<svg id="svg-injection-container" width="0" height="0">
<svg id="icon-mail" class="iconic"><svg style="enable-background:new 0 0 32 24" xmlns="" height="24px" width="32px" y="0px" x="0px"  viewBox="0 0 32 24"><g fill="#010101"> <polygon points="16 11 32 3.9 32 0 0 0 0 3.9"/> <polygon points="16 16 0 8.3 0 24 32 24 32 8.3"/></g></svg>
<script src="svg-css-injector.js"></script>
<script>new Iconizer('#svg-injection-container .iconic')</script>

It’s important to note that this process simply creates a background-image rule for each SVG node. This means that sizing, positioning, repeating, etc. needs to be handled manually.

Next Steps

All code for this project is available on Github. The SVG injector class needs to be significantly improved before it can be usable in the wild. I also would like be interested in making some server-side scripts to make including SVGs less laborious. More importantly though, I would like to get more feedback from both the design and development community on the approach. While I think this method has promise, I want to hear others weigh in on the conversation.

23 thoughts on “SVG CSS Injection—A Different Approach Towards SVG Rendering”

  1. It’s an interesting idea.
    Surely another disadvantage is if the svg is large and needs to be on many different pages. In this case you will add bloat to many html pages, instead of the svg being loaded from cache…

    1. Yeah, that can definitely become an issue if the SVGs are considerably large. If you are using a specific SVG asset on many different pages, you’ll definitely want to add it to your CSS file as a data URI. However, if the SVG is only going to be used on one or two pages, I think there’s a good argument for using a method like this.

  2. I’m wondering if using apache SSI would benefit this technique, you could simply define an html file for each SVG (or a collection of SVG’s, social, technical, etc) and add an SSI reference to it:

    That would still show a bloated source code afterwards but at least it would be easier to manipulate the code while building it…

    Still a very interesting technique, sort of like FXG’s on actionscript/Flex

  3. Having looked at and played with various options for graphic elements on web pages, as great as they all are, it currently seems that they are limited to a particular style at the moment. In particular, the solid fill. I may be missing much and as great as it looks, there are many instances where for lack of a better word, the graphics need to be ‘richer’.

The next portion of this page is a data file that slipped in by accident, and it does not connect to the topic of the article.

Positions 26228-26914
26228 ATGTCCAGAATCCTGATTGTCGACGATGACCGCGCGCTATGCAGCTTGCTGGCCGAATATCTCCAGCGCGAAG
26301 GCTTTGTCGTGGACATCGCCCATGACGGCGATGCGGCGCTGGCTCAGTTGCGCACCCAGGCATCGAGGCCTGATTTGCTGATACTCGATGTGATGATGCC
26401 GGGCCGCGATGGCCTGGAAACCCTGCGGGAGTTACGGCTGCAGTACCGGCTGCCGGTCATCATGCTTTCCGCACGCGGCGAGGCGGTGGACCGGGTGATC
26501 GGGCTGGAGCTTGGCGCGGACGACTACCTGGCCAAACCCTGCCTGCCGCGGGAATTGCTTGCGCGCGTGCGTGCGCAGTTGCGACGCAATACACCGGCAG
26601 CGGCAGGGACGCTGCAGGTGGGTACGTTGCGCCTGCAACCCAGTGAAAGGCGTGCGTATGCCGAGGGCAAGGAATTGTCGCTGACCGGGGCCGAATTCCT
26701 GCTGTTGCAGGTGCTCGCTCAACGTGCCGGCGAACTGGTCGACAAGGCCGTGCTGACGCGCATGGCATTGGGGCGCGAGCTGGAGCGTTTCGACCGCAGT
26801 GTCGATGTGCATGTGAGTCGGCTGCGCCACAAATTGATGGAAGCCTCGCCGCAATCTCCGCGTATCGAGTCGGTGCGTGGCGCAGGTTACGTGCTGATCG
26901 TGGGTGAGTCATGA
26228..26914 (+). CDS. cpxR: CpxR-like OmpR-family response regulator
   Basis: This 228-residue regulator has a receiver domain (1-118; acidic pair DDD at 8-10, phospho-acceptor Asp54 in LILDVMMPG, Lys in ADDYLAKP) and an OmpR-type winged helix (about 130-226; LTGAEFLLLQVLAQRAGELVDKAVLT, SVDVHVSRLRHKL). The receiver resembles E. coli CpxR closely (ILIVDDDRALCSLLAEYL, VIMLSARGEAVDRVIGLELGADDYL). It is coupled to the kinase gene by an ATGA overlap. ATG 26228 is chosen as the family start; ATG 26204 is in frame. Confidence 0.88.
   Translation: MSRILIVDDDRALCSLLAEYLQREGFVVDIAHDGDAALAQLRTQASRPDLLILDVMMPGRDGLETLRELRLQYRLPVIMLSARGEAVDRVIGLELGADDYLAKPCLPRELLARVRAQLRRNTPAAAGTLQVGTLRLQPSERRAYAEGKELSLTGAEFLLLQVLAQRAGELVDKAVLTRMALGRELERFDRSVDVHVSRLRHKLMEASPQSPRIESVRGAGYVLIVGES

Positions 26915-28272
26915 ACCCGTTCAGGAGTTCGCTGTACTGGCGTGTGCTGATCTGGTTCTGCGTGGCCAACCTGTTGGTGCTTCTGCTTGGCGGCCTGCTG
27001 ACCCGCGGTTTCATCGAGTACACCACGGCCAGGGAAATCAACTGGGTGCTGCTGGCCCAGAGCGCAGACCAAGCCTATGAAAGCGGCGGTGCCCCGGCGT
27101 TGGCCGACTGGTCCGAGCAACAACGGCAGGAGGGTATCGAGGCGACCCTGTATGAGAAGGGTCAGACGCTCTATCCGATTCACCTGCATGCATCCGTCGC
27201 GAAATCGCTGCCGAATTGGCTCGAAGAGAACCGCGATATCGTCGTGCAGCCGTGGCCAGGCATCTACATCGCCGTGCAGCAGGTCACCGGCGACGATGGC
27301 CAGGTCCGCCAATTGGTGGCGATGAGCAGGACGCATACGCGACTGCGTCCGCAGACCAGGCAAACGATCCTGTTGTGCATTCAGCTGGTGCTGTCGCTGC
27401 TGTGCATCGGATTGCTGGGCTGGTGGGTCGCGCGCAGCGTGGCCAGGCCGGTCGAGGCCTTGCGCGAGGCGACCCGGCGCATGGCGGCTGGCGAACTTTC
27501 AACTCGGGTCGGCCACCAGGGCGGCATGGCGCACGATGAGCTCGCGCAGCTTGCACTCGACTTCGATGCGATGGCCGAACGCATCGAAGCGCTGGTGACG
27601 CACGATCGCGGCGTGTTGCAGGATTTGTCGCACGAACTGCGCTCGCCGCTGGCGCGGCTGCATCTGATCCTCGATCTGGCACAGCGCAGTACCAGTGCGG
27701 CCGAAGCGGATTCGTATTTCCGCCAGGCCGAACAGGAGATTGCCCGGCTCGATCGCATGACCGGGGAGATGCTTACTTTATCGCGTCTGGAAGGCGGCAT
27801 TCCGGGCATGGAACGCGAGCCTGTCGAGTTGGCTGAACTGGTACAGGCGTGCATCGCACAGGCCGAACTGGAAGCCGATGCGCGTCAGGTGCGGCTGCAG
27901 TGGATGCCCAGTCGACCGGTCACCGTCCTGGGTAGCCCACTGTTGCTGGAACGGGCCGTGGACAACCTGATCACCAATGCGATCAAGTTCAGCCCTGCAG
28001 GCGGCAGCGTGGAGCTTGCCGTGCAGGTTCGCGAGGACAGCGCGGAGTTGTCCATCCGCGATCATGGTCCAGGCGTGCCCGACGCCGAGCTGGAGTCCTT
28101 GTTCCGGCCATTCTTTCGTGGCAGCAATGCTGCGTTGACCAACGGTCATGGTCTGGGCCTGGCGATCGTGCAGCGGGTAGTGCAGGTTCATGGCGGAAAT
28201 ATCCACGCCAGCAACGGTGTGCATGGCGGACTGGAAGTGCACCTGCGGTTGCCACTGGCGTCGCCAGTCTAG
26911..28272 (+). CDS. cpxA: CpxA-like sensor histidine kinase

You see any scope there?

    1. Yes, it’s limited to a single fill and it’s definitely a considerable limitation. For basic icons, a single fill should suffice, but for complex imagery, it will cause issues. The method definitely has its limitations and its “sweet spot” for usage.

  4. I think (and please correct me if I’m wrong) that someone could also inject rules like:

    to create gradient fills for the SVG graphics. And then use the Fill attribute like: fill=”url(#grad1)”

    What do you think?

  5. For some latest projects I’ve been using SVG as well, it works fine, though I have to agree it would be better if it could be done though the CSS file. There were to many issues still. But you can fill your object with a gradient, not just a single fill.
    Also cool is, SVG renders better crisp and sharp than a font file. And (O yeah) it works with transitions animation and 3D (Safari and Chrome only off course).

  6. This is very interesting! One thing I have been struggling to find a solution for over the past couple of weeks is a way to display content with backgrounds that have multiple angles on them, especially without having a straight vertical edge. Check this for an example. I thought of using SVG, but I wasn’t able to place content over the SVG. Using SVG in CSS made sense, but then came the problem that the height and width would have to be specified. Your method could be a solution to my problem. I’ll have to play around with it. If anyone else has experience with what I’m trying to accomplish, I’d love to hear about it.

  7. I think you need to specify width and height on your .icon-cog class. I realized something was missing when you mentioned “…the following icon…” and I saw nothing. I played around in dev tools and set width/height on the class and lo and behold I could see the cog graphic! 🙂

  8. One way to avoid bloat in your HTML if you have SVG images that you will be using on many pages is to keep your commonly used SVG in a separate (cacheable) file, and load it with an XHR request and insert it into the DOM. Its pretty similar to the CSS sprite technique, except that you have to insert the SVG into the DOM manually.

  9. Can a SVG have a image (bitmap) as a background? I think I tried this once and couldn’t get it to work. I realize it defeats your intention of eliminating extra file requests. But it wold sure be useful as a method to crop an image with vector edges